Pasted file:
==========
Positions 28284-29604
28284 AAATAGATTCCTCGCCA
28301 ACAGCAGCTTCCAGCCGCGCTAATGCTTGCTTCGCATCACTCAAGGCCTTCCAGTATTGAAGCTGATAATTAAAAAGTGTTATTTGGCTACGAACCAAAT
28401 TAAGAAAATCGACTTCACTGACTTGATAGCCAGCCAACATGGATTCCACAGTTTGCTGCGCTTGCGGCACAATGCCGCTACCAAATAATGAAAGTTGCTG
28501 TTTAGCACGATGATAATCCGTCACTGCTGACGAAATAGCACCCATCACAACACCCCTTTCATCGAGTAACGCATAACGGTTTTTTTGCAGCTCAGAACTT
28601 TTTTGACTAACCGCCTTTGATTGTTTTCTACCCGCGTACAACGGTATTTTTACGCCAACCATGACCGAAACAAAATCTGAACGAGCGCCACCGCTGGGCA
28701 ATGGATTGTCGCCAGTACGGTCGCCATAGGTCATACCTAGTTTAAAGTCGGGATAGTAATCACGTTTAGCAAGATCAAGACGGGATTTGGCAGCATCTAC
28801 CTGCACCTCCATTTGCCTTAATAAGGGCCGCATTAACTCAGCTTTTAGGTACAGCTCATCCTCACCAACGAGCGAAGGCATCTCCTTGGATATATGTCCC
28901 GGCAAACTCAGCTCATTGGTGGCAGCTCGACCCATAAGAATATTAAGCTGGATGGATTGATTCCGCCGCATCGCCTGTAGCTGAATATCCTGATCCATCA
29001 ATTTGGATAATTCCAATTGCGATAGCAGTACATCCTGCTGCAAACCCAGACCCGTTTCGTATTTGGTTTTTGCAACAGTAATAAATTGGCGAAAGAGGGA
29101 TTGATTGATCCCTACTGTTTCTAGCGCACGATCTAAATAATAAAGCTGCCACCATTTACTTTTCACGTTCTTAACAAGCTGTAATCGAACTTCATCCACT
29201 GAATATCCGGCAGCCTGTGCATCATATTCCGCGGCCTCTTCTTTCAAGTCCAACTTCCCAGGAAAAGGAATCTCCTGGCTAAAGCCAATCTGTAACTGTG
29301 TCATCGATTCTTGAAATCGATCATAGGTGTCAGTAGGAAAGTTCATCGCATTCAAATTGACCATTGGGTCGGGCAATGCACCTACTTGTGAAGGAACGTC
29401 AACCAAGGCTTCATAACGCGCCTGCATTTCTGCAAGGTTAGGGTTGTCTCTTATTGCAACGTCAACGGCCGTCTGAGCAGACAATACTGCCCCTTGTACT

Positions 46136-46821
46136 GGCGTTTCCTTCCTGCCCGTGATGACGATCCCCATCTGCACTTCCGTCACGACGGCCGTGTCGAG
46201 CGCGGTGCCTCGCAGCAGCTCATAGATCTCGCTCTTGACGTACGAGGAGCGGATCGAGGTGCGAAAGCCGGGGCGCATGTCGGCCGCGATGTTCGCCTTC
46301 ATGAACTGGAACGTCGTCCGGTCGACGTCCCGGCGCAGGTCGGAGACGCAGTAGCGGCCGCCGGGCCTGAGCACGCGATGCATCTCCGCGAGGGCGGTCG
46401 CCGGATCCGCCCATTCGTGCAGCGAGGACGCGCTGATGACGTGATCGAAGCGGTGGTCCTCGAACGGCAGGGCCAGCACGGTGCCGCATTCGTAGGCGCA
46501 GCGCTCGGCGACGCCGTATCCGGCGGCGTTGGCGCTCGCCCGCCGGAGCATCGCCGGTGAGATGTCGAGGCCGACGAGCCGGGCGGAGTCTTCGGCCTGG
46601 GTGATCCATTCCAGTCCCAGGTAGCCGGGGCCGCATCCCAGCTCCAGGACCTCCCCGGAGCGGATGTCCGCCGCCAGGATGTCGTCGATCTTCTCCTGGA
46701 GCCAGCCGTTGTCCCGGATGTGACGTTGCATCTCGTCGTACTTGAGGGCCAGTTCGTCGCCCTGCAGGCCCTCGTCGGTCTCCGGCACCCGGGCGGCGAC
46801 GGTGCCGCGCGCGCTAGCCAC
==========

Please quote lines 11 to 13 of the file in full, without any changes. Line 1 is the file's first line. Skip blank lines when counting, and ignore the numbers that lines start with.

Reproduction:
29101 TTGATTGATCCCTACTGTTTCTAGCGCACGATCTAAATAATAAAGCTGCCACCATTTACTTTTCACGTTCTTAACAAGCTGTAATCGAACTTCATCCACT
29201 GAATATCCGGCAGCCTGTGCATCATATTCCGCGGCCTCTTCTTTCAAGTCCAACTTCCCAGGAAAAGGAATCTCCTGGCTAAAGCCAATCTGTAACTGTG
29301 TCATCGATTCTTGAAATCGATCATAGGTGTCAGTAGGAAAGTTCATCGCATTCAAATTGACCATTGGGTCGGGCAATGCACCTACTTGTGAAGGAACGTC